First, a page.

A text message confirming that a consumer has opted out of receiving future messages does not violate the Telephone Consumer Protection Act, a second federal court judge has ruled.

According to the suit, Boqdan Ryabyshchuck provided Citibank with his cell phone number as part of an application for a credit card. After he received a text message from the bank, he replied “STOP” to opt out of receiving future messages. Citibank then sent a text confirming his decision to no longer receive messages. Ryabyshchuck filed his TCPA complaint less than one month later.

But U.S. District Court Judge Irma Gonzalez dismissed the suit, finding that the confirmatory text is not actionable under the TCPA. “Imposition of liability under the TCPA for a single, confirmatory text message would constitute an impermissibly ‘absurd and unforeseen result,’” she wrote.

Judge Gonzalez looked to the purpose and history of the statute, which was intended to prohibit the invasion of consumers’ privacy and the “proliferation of intrusive, nuisance calls.” She balanced the statute’s purpose with “a measure of common sense” and noted that the plaintiff voluntarily provided his phone number to Citibank without caveat.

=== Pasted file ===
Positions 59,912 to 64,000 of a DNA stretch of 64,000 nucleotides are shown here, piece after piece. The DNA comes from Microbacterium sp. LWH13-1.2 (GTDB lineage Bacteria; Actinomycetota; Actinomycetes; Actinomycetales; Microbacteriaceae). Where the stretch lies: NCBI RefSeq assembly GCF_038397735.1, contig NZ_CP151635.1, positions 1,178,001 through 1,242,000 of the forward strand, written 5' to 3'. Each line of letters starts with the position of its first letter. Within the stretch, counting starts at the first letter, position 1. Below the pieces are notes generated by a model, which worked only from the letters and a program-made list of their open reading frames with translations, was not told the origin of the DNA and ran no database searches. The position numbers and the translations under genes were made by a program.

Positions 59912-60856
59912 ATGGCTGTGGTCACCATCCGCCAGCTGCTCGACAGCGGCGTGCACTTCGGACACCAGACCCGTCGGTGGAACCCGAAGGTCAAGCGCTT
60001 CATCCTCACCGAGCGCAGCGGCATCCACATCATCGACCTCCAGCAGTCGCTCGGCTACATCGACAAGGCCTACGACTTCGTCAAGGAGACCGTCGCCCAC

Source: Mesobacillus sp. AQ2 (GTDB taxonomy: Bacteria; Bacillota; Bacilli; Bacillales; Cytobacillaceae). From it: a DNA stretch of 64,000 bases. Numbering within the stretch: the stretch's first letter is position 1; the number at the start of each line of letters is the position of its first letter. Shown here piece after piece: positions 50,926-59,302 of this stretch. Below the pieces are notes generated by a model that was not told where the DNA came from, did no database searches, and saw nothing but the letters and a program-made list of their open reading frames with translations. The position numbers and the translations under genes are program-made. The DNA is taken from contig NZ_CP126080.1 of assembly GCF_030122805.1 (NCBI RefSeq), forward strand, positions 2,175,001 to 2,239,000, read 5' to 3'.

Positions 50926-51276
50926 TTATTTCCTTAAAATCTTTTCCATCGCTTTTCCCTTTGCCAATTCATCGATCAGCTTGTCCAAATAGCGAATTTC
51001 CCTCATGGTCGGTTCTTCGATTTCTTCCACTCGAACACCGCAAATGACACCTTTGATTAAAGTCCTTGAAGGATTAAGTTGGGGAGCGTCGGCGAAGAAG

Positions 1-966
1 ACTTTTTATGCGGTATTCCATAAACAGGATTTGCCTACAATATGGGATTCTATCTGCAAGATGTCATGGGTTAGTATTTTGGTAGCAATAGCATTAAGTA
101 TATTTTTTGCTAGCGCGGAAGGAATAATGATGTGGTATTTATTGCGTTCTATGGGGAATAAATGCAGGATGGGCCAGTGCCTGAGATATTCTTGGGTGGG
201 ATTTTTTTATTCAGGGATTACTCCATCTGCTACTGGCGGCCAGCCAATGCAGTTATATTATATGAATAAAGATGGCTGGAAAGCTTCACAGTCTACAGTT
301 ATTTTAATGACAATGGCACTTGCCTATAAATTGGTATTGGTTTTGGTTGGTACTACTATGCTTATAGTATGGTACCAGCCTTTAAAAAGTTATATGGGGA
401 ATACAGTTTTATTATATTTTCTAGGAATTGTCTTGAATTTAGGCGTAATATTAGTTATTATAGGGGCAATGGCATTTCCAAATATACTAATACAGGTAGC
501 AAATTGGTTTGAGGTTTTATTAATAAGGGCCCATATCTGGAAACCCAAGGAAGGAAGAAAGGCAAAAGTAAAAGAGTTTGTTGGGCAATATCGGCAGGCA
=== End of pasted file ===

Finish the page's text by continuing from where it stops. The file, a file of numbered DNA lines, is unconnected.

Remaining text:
“In the span of a day, plaintiff received a separate, indisputably inactionable text message (the first text), responded with a one-word, opt-out request, and received a concise response simply confirming receipt of the opt-out request (the second text). These circumstances ‘unmistakably’ display some measure of prior consent, and dispel any allusion to ‘the proliferation of intrusive, nuisance calls’ targeted by the TCPA. Such simple, confirmatory response to plaintiff-initiated contact can hardly be termed an invasion of plaintiff’s privacy under the TCPA. A finding to the contrary would ‘stretch an inflexible interpretation beyond the realm of reason,’” Judge Gonzalez ruled.

She also noted a similar decision in nearly identical circumstances. In that suit, brought against Taco Bell, another California federal court judge reached the “same common sense interpretation” of the TCPA, Judge Gonzalez said. In the June decision, U.S. District Court Judge Marilyn L. Huff ruled that “To impose liability under the TCPA for a single, confirmatory text message would contravene public policy and the spirit of the statute – prevention of unsolicited telemarketing in a bulk format.”

To read the court’s decision in Ryabyshchuck v. Citibank, click here.

Why it matters: With two courts reaching similar decisions about the issue, it seems as though marketers can breathe a little easier about sending confirmatory opt-out messages. However, plaintiffs continue to file complaints alleging that the messages violate the TCPA, spurred in part by the potential for $1,500 in damages per message. And the issue isn’t over yet: the plaintiff in the Taco Bell case has already filed an appeal of Judge Huff’s decision to the Ninth Circuit.